In HFRS, the male-to-female ratio for hantavirus disease varies from 2 to 5:1. Our study group consisted of mostly male patients, however the gender ratio between DOBV and PUUV infected patients was similar. Since the gender could play an important role in HFRS immunopathogenesis, further studies of gender influence to HFRS severity are necessary, especially in female DOBV infected patients.

In our study, the difference in PBMCs profile between patients infected with DOBV and PUUV was investigated. Two different roles of activated lymphocyte subpopulations could be involved in HFRS pathogenesis. The higher activation of immune response possibly results in a milder HFRS. This is supported by a higher concentration of different subtypes of T lymphocytes and phenotypic changes, especially the early and late T cell activation markers, in PUUV infected patients. But, it is also possible that DOBV infected patients have a more active immune response in comparison to PUUV infected patients, but because of extravasation of cells into infected tissues this could not be detected in peripheral blood. A more severe course of the disease and hemorrhagic manifestations in DOBV infected patients support this hypothesis. However, more studies on local immune responses are necessary to confirm the direct involvement of T lymphocyte subsets on the HFRS immunopathology.

Data Availability Statement

The raw data supporting the conclusions of this article will be made available by the authors, without undue reservation.

Ethics Statement

The study was approved by the Republic of Slovenia National Medical Ethics Committee (69/03/12 and 30/04/15). All participants gave an oral and a written informed consent. The study was conducted according to the principles expressed in the Declaration of Helsinki. The patients/participants provided their written informed consent to participate in this study.

Author Contributions

TAŽ, AI, KR, and AK: conceived and designed the experiments. KR and AK: performed the experiments and analyzed the data. KR, AK, MK, AI, MP, and TAŽ: wrote the paper. All authors contributed to the article and approved the submitted version.

Funding

This study was supported by the Slovenian Research Agency (Grant No. P3-0083) and by the European Virus Archive goes Global (EVAg) project that has received funding from the European Union Horizon 2020 research and innovation program under grant agreement no. 653316. The funders had no role in the design of the study; in the collection, analyses, or interpretation of data; in the writing of the manuscript, or in the decision to publish the results.

Conflict of Interest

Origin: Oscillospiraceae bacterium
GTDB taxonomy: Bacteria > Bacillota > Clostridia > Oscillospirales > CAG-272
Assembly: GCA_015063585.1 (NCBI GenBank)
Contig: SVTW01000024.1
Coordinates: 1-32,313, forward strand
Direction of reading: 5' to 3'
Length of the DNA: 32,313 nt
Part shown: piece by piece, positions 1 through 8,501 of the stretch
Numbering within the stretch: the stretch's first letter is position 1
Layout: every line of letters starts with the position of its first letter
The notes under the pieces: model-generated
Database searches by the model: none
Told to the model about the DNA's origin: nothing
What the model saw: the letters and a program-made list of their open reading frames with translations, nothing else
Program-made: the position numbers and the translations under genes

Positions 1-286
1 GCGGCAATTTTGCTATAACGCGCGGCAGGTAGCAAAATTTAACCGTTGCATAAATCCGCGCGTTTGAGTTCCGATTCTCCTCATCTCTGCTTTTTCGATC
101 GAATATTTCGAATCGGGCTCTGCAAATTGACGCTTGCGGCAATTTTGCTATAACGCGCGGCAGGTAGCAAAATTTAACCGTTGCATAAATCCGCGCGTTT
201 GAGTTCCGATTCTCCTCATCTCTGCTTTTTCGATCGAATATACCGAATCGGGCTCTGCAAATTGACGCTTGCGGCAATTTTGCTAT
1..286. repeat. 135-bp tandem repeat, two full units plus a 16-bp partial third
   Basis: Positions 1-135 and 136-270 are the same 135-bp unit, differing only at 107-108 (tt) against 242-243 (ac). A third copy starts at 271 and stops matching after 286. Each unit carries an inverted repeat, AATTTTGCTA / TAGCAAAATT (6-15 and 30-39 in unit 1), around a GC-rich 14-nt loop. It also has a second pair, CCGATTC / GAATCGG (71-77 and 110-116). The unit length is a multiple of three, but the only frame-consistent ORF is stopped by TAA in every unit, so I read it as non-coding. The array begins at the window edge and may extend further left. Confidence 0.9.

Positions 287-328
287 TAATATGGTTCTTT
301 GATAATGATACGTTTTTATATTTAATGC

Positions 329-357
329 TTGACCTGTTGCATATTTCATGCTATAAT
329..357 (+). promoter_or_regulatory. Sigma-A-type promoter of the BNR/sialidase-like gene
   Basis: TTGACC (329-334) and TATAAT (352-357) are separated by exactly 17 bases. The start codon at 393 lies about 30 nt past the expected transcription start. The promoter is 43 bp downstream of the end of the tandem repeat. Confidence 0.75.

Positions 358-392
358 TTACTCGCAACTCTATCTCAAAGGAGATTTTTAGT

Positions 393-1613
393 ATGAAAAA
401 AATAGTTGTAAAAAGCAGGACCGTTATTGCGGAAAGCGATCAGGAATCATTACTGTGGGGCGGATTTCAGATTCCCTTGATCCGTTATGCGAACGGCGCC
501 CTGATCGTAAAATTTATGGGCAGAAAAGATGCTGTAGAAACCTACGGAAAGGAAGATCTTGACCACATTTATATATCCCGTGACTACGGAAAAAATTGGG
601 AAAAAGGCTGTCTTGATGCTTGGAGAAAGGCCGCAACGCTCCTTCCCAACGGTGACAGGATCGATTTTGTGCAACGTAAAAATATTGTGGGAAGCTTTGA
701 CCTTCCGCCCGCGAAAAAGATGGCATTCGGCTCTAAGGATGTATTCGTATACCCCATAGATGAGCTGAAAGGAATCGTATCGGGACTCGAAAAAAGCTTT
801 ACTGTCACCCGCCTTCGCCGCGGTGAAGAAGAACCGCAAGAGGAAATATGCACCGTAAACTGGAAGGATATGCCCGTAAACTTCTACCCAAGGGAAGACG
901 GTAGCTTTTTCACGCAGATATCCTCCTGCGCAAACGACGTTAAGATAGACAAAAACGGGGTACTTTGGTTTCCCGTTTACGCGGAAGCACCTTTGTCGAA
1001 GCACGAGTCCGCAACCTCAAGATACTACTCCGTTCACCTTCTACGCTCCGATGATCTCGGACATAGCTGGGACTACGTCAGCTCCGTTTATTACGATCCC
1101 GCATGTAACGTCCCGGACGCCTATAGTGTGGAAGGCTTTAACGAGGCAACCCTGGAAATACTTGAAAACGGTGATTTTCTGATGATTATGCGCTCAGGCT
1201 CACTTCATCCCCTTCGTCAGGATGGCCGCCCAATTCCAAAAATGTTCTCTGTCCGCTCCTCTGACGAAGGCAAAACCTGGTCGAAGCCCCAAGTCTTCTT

The authors declare that the research was conducted in the absence of any commercial or financial relationships that could be construed as a potential conflict of interest.

Acknowledgments

We thank infectious disease specialists and specialists of internal medicine from University Medical Centre Ljubljana, University Medical Centre Maribor, General Hospital Murska Sobota, General Hospital Novo mesto, General Hospital Celje, General Hospital Brežice, and General Hospital Trbovlje for their help in collecting samples of patients with HFRS and retrieving patients' case records.

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Keywords: orthohantavirus, Puumala virus, Dobrava virus, hemorrhagic fever with renal syndrome, flow cytometry, PBMCs, T lymphocytes, NK cells

Citation: Resman Rus K, Kopitar AN, Korva M, Ihan A, Petrovec M and Avšič-Županc T (2020) Comparison of Lymphocyte Populations in Patients With Dobrava or Puumala orthohantavirus Infection. Front. Cell. Infect. Microbiol. 10:566149. doi: 10.3389/fcimb.2020.566149

Received: 27 May 2020; Accepted: 14 September 2020;
Published: 16 October 2020.

Edited by:

Connie S. Schmaljohn, Integrated Research Facility (NIAID), United States

Reviewed by:

David Safronetz, Public Health Agency of Canada (PHAC), Canada
Svetlana Khaiboullina, University of Nevada, Reno, United States

Copyright © 2020 Resman Rus, Kopitar, Korva, Ihan, Petrovec and Avšič-Županc. This is an open-access article distributed under the terms of the Creative Commons Attribution License (CC BY). The use, distribution or reproduction in other forums is permitted, provided the original author(s) and the copyright owner(s) are credited and that the original publication in this journal is cited, in accordance with accepted academic practice. No use, distribution or reproduction is permitted which does not comply with these terms.

*Correspondence: Tatjana Avšič-Županc, tatjana.avsic@mf.uni-lj.si